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The daily dispatch. [volume] (Richmond [Va.]) 1850-1884, July 23, 1852, Image 1

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VOL. 2—NO 234
rue DAILY DISPATCH
/AS. A. COWARDIN, Proprietor.
aCGH R. PLEASANTS, Editor.
CASH TERMS OP ADVERTISING.
I tqoare, 1 insertion #0 50 1 1 square, 1 month #4 00
1 do 2 insertions 075 t 1 do 2 mon'hs 700
I do 3 do 100 1 do 3 do 10 00
1 do \ week I 751 1 do 6 do 16 00
1 do 2 wwks i 751 1 do 1 ye«r 30 00
jy Communications are charged at the same
rata* h* *dverti*ements.
jy Ten It net or Its* make • t quart; longer ad
in exact proportion, and payable In ad
ranee
tsr Advertisement! inserted once • week,twice
a week, or three times a week, will be «hargud SO
a?nt* tor the trst insertion, and 37i cents tor eacb
tontinuance.
Marriage notices Inserted for 25 cents; Fu
neral notices 25 cents; Death*, without obituary cr
f «o«ral invitation, 12$ cent*.
The "Daii.v Dispatch' Is served to subscribers
tix and a quarter cent* per teeek, payable to the
«*<rter weekly. Price for mailing, $4 a year in ad
vance.
THK WEEKLY DISPATCH
It published every Friday morning, and mailed
fjr o.nf oollae a year. To Clubs, for $5 six co
pies; for $10 thirteen copies; for #15 twenty co
pies: for #20 twenty-seven copies.
mHK WOULD \KVKK BEFORE SAW
1 SUCH A MASS OF HOME TESTIMONY
GIVEN TO ANY OTHER MEDICINE —Core of
Cnnnutiiption, Neuralgia, Pain In the SHde,
Ac.
Messrs. Mortimer & Mowbray—Gentlemen : It it
with pleasure I can testify to the great healing pow
ers oi Hampton'* Vegetable' Tincture. My
wile had been afflicted lor three years, laboiing un
der a constant hacking cough, witn a mot violent
pain in the right side, neuralgia of the head, and a
dimness of sight—very little rest, day or night, and
much emaciation, and to all appearances a rapid
consumption inevitable. We had the most emi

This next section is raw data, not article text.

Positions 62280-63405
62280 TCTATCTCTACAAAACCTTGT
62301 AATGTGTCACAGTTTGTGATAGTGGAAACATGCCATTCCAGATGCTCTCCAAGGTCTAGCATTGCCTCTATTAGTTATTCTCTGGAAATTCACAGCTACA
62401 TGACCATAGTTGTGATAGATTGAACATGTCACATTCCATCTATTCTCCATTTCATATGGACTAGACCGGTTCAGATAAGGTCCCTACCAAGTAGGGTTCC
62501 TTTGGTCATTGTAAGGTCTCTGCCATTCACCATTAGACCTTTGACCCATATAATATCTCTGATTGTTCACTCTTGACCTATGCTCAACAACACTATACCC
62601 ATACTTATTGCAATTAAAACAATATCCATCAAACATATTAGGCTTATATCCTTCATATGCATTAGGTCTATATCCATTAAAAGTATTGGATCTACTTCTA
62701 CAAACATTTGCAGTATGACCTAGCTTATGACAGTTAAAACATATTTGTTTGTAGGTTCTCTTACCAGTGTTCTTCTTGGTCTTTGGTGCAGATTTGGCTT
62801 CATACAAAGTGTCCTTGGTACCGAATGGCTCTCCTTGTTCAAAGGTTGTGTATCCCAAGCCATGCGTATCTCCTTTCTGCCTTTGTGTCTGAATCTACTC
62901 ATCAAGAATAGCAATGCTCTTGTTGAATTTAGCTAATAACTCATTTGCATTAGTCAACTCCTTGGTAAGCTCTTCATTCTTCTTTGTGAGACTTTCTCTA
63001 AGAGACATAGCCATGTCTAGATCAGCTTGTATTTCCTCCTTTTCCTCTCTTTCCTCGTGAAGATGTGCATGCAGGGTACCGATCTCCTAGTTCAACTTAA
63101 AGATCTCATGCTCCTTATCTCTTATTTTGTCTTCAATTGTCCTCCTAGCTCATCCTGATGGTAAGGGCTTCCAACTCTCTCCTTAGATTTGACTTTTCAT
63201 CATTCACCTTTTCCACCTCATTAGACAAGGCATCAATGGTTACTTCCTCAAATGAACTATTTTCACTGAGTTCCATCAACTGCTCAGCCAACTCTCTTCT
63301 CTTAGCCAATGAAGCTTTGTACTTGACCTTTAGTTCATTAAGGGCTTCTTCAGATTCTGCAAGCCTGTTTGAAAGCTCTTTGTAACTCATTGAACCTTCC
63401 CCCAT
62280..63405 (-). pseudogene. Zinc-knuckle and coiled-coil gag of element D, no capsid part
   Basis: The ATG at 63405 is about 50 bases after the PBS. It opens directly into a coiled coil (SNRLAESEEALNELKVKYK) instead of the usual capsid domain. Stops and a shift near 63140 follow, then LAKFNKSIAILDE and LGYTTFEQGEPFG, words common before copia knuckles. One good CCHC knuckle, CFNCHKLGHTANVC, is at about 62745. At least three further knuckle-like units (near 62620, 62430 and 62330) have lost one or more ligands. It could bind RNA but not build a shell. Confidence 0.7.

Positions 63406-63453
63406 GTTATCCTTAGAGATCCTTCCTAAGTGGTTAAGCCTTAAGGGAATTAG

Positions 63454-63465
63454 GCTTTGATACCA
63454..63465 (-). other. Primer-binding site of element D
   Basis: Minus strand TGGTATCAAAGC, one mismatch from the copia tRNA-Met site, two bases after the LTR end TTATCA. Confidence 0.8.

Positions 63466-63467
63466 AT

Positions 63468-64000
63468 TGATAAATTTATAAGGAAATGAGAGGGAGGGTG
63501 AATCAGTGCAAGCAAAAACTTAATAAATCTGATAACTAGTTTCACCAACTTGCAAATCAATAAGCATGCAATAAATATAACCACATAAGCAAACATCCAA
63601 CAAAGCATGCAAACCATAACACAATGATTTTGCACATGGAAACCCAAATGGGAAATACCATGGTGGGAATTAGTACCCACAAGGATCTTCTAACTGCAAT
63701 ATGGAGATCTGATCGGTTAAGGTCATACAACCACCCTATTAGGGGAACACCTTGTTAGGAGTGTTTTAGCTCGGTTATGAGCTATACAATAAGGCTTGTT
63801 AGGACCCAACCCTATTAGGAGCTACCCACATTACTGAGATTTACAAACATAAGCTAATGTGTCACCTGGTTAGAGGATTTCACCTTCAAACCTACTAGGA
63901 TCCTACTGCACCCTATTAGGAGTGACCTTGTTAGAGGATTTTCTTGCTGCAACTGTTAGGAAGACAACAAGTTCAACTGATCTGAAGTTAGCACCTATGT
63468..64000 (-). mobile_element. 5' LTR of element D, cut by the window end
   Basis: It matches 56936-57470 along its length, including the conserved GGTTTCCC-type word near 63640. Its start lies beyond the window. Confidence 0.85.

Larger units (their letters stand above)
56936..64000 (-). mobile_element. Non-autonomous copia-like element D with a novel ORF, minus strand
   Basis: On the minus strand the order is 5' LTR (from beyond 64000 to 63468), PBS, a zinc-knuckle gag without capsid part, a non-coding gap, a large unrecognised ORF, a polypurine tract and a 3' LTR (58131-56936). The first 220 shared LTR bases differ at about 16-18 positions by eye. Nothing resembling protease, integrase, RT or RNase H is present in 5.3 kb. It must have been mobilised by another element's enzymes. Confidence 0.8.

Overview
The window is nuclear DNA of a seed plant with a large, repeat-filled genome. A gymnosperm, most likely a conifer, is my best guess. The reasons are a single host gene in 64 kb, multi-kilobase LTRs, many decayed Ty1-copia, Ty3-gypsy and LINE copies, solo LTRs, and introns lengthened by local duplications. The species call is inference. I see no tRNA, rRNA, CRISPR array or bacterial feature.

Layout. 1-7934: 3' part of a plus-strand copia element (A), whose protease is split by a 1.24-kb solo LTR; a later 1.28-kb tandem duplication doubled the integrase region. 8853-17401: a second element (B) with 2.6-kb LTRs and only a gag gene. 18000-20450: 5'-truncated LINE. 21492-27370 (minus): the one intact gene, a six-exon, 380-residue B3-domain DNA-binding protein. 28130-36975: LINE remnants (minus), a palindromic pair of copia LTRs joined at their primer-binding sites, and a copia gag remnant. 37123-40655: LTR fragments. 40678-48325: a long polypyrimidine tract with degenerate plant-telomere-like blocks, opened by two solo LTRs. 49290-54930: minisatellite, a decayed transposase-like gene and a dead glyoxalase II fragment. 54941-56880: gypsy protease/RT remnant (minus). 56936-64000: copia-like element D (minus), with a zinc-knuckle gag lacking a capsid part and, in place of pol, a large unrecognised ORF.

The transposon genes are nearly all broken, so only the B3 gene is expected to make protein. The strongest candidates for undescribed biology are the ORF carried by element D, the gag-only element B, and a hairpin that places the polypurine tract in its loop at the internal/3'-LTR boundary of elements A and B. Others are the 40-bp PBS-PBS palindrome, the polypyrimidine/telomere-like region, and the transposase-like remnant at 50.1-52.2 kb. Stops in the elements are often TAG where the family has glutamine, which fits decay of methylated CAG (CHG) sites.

nent physician in Annapolis, but his medicine did
not give her any relief al all, but growing worse il
any change in the least—ana alter liaving read one
of your pamphlet*, in July last, she concluded to
try Hampton's Vegetable Tincture, and after taking
but two bottles of which (under a kind Providence;
we perceived a very «reat change for the better—
her appetite improved, her skin became quite clear,
cough, pains, neuralgia, &c, entirely left her, and
by the time she had taken a few bottles more, she
«as completely cured, and is nuw in the enjoyment
of most excellent health
I have seen also its beneficial effects on several
other ladies of Annapolis, and I think I can say,
from what I have Sf en of the Medicine, that I do
not believe its curative powers can be equalled. A
sense ol duty to the afflicted has induced me to
drop these few lines for their benefit.
Respectfully, EDWARD SANDS,
Master of schr. 'ieorge Barber,
Annapolis Packet, No. 3 Tobacco Warehouse, Light
Ba timore, May Ist, 1852. Street Wharf
TRI'TH THAN FICTION.
NONE NEED DESPAIR!
A Lady's Testimony, after 38 Year* of
Suffering.
Were there not real virtue in this wor derful Me
dicine, could itpertorm the astonishing cures which
are made by iti
Northampton Co., April 13,1852.
Messrs. Tyler &. Adair: I have been afflicted
with Rheumatism at times from my twelfth year,
i will be 50 yeara of age the 18th of this month;
tiie attacks were so severe at times as to render me